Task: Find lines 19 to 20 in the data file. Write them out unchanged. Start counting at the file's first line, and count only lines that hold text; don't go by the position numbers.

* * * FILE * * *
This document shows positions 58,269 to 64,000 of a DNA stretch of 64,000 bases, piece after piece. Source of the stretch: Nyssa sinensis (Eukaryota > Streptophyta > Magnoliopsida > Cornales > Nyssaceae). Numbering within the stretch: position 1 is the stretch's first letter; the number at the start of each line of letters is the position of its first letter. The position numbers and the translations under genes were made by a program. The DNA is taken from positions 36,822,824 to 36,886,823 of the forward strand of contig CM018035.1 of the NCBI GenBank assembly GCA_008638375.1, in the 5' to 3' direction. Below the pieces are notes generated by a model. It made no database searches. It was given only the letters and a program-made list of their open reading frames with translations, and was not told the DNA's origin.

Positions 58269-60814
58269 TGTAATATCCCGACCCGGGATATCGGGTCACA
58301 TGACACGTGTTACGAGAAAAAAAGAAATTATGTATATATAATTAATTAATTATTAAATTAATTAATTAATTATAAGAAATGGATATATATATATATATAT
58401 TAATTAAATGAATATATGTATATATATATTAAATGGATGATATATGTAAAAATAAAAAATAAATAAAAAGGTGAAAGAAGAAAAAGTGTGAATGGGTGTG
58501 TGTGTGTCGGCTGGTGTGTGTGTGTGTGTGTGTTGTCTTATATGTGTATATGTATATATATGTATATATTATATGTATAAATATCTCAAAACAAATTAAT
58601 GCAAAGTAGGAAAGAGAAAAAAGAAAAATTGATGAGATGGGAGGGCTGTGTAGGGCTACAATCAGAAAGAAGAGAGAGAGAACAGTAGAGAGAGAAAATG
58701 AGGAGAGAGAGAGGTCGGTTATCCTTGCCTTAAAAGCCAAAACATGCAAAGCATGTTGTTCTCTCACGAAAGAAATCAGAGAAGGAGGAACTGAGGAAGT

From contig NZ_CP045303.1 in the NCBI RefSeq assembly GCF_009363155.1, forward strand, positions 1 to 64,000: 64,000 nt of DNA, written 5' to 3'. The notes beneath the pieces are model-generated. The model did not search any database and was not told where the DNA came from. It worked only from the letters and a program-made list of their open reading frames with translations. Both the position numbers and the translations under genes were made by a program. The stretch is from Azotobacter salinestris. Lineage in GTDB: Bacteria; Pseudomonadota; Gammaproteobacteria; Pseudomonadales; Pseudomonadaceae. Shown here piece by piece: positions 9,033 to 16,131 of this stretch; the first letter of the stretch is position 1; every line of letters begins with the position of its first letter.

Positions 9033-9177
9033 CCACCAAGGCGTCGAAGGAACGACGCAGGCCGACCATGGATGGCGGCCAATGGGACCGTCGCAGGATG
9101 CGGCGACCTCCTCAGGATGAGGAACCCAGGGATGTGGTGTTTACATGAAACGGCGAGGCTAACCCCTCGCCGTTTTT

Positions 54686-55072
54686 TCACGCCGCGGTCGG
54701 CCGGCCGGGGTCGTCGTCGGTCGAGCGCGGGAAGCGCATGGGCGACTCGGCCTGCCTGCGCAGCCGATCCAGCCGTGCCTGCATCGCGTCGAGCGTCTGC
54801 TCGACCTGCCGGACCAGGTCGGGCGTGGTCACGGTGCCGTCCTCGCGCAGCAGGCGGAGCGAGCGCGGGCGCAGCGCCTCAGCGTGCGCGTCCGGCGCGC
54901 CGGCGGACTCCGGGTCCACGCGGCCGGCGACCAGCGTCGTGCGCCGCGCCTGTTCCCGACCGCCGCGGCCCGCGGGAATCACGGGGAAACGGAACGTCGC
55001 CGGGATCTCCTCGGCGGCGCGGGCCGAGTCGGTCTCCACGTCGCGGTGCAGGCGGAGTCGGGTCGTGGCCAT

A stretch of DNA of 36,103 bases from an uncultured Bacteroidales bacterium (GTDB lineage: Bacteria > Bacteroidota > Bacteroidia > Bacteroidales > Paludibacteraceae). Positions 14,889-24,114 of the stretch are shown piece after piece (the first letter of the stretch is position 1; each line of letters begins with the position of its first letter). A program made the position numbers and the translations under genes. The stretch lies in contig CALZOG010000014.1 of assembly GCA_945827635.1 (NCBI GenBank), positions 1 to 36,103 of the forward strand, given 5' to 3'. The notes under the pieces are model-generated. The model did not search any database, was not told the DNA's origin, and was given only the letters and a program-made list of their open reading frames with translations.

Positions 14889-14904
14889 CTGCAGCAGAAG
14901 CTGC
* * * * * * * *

A stretch of DNA of 36,103 bases from an uncultured Bacteroidales bacterium (GTDB lineage: Bacteria > Bacteroidota > Bacteroidia > Bacteroidales > Paludibacteraceae). Positions 14,889-24,114 of the stretch are shown piece after piece (the first letter of the stretch is position 1; each line of letters begins with the position of its first letter). A program made the position numbers and the translations under genes. The stretch lies in contig CALZOG010000014.1 of assembly GCA_945827635.1 (NCBI GenBank), positions 1 to 36,103 of the forward strand, given 5' to 3'. The notes under the pieces are model-generated. The model did not search any database, was not told the DNA's origin, and was given only the letters and a program-made list of their open reading frames with translations.

Positions 14889-14904